Rep. Tarver: Why I didn’t vote on SAFE-T Act ‘trailer bill’

Dear editor,

On December 1, 2022 only after ensuring that there were enough votes in the Illinois House of Representatives to pass the latest purported “trailer bill” to the SAFE-T Act, I decided not to vote in favor or against the bill.

I proudly voted in favor of the original SAFE-T Act as part of the Illinois Black Caucus Pillars as well as supported abolishing the cash bail system in Illinois. I stand by those original votes as they reflect decades of work by the Illinois Black Caucus as well as advocates. Those bills reflected and exacted meaningful reform critical to everyone in this state.

Undoubtedly, there were necessary clarifications in the latest 308-page trailer bill that was, yet again, filed less than thirty-six (36) hours before its passage. The bill reflected nearly a year of hard work by my colleagues to respond to the incredible arguments made primarily by Republican elected officials and law enforcement about the SAFE-T Act. Voting against the bill would signal a lack of support for the few positive components tucked within the trailer bill.

To have voted in favor of the bill would have been to betray my consistent stance that I will not vote in favor of any trailer bill that I feel lessens the original purpose, intent and/or effect of the SAFE-T act. There is a very simple test for me. All of law enforcement originally opposed the bill. The bill provided far-reaching and equally necessary transparency, training requirements, the ability to decertify an officer as well as to require the use of body cameras. Each trailer bill was either supported by law enforcement or they were neutral. The only reason for them to ease their stance is because they were able to weaken the original bill. 

To have voted in favor of the bill would have been to support those individuals who profess to care about the rights and needs of Black and Brown Illinoisans but at the first site of political pressure are willing to fold. The rights and needs of Black and Brown Illinoisans cannot only be important when wooing us for votes but then discarding us a few weeks later.

Republicans and law enforcement more generally are playing a high-stakes game that overwhelmingly has had and will continue to have adverse, if not fatal results, upon a specific demographic – people who look like me. Somehow we have been sucked into a public debate over the language of the original bill. There were so many lies I do not know where to start. The biggest was that the original bill would require the mass release of individuals who were in jail on January 1, 2023. Fake news permeated the physical and digital world for months. The face of these supposedly violent offenders – you guessed it – they look like me.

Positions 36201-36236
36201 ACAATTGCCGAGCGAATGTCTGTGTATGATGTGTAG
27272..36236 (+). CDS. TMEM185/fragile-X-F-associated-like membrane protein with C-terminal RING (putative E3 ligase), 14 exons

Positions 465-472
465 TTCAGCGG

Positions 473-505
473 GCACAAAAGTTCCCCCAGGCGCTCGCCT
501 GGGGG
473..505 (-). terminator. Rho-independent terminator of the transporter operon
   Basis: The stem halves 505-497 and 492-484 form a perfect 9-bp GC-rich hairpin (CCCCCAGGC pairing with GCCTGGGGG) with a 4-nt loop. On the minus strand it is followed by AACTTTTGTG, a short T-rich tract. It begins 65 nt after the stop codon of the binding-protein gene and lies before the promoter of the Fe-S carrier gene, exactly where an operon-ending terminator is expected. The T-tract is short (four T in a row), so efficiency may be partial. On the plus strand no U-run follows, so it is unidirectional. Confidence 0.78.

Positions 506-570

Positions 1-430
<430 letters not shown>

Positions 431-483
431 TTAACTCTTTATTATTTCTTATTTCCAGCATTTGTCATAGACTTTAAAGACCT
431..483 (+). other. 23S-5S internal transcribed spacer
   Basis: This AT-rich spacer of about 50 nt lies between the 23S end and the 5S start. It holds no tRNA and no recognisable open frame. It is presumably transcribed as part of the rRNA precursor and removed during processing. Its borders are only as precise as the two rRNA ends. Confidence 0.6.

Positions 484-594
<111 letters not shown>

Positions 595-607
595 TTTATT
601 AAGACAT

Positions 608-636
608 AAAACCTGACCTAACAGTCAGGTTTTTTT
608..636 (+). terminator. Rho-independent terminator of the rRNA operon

Republicans and law enforcement shrewdly and strategically opposed every reasonable measure at reform. Law enforcement has fought against all transparency and training. They publicly fight against these attempts, use fear-mongering as an additional weapon, force new negotiations then claw back the effect of the original SAFE-T Act.

Meanwhile, law enforcement killed a bill that would prevent law enforcement from using deception to coerce the confession of a person with a severe cognitive disability. They collectively prevented a hearing on a bill that would merely allow for an administrative process to determine whether after being convicted of certain types of crimes a member of law enforcement could have their pension stripped. The list of crimes includes first-degree murder as well as aggravated criminal sexual assault of a child. Rather than hold them accountable committee chairs would not even hold hearings to allow them to explain why they should have the ability to murder a person and/or rape a child – yet taxpayers should fund their pension. 

Lastly, I also fundamentally believe that a trailer bill should be just that. It should merely clarify the original bill. Several rounds of several hundred pages of trailer bills are not clarifying the original bill. Each trailer bill had subsequent changes rather than clarifications. For example, at least two of the bills provided extensions to law enforcement to purchase and wear body cameras. How could that clarify the original intent of the SAFE-T Act which provided a date by which body cameras were to be worn. What was unclear? One trailer bill extended the date by which a task force would be appointed and their very critical report due. There was nothing unclear about the construction of the task force or the due date of the report. These trailer bills were actually substantive bills that at best winked at if not nodded to the original SAFE-T Act.

I hope in the 103rd General Assembly we do not fall, again, for the hoodwink but rather stay focused on extending the rights of all Illinoisans to be served and protected with the same level of dignity and respect. I am hopeful but given what I have seen and personally experienced I am not optimistic. 

Illinois State Rep. Curtis J. Tarver (D-25th)

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via rk2’s favorite articles on Inoreader

December 5, 2022 at 06:11PM

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